Tonguing is the basic technique for adding rhythm patterns to the didgeridoo drone. As you make the drone, quickly touch your tongue to the roof of your mouth, as if saying "dah-dah" or "tah-tah" (but without actually using your voice). You need to make the tongue motion against the roof of your mouth (or behind your teeth) quickly. If you don't move your tongue away from the top of your mouth quickly enough, your tongue blocks too much air and the drone stops. When you are tonguing correctly, your tongue briefly touches the roof of your mouth, and you hear a momentary change in the drone, like a pulse-beat. Play Sound 3 to hear an example of the tonguing technique.
Experiment with this; you can easily work out rhythm patterns in just about any tempo or time signature. If you can mark a rhythm pattern you want by saying "tum-te-tumty-tum" (or whatever) you can put that pattern into your didgeridoo sound by making the same tongue motions (without vocalization) as you make the drone. Practice will produce the dexterity needed to make crisp beats at any tempo.
Circular breathing is especially tough to grasp without a visual demonstration. The term itself is perhaps a little misleading. It isn't really possible to breathe in and out simultaneously. Circular breathing is merely a technique of using air stored in your mouth to keep the instrument's note going while you breathe in through your nose. If you've ever learned how to rub your head and pat your stomach at the same time, you can learn how to circular breathe.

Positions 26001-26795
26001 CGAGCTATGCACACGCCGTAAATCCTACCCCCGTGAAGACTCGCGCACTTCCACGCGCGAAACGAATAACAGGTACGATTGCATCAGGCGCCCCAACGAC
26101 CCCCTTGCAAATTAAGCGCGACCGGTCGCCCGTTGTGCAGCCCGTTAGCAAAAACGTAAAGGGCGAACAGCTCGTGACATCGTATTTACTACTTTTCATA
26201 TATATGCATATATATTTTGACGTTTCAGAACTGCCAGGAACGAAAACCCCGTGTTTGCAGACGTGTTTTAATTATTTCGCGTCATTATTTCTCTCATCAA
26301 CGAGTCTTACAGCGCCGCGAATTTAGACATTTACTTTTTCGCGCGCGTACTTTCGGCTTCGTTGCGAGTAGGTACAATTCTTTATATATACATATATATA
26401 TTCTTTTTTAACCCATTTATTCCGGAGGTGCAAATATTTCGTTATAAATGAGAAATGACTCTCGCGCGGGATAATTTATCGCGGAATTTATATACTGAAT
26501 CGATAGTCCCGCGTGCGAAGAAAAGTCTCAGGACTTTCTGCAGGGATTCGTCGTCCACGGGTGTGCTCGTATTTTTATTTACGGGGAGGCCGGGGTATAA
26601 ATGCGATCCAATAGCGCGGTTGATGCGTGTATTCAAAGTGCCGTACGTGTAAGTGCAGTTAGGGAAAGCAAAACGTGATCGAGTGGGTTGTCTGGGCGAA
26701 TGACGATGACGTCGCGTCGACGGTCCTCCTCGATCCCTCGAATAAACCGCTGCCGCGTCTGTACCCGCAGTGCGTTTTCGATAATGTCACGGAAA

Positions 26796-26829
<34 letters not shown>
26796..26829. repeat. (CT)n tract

First, start by filling your cheeks with air, and then squeeze the air out (do not blow, just squeeze with your cheeks, as if spitting out a mouthful of water). Now, breath in quickly through your nose. These are the two motions of circular breathing. The trick is to synchronize them so you can do both at the same time.
To convince yourself that it is possible to make the drone with only the air in your mouth, it's helpful at this point to put your mouth to the didgeridoo and try out the first part of circular breathing. Fill your cheeks with air and squeeze the air out with your cheeks, holding your lips in position to make the drone. You should be able to produce a short, sort of strange drone for half a second, perhaps longer. However long you can make this sound is how long you have to breath in through your nose. (Play Sound 4 for an example of the sound you're looking for; Sound 4 continues on to demonstrate the mouth-squeeze as part of a continuous drone.)
Repeat the procedure in the preceding paragraph; this time, breath in through your nose after squeezing out the air. Do this several times. Now, try to synchronize the two motions so that you begin to breath in through your nose at the same time (or a very short time after) you begin squeezing air out with your mouth. When you can do that, you are circular breathing. Have fun!
All text & photographs © 2002-2012 by Matthew Harris
All sound samples and music (P) 2002-2012 by Matthew Harris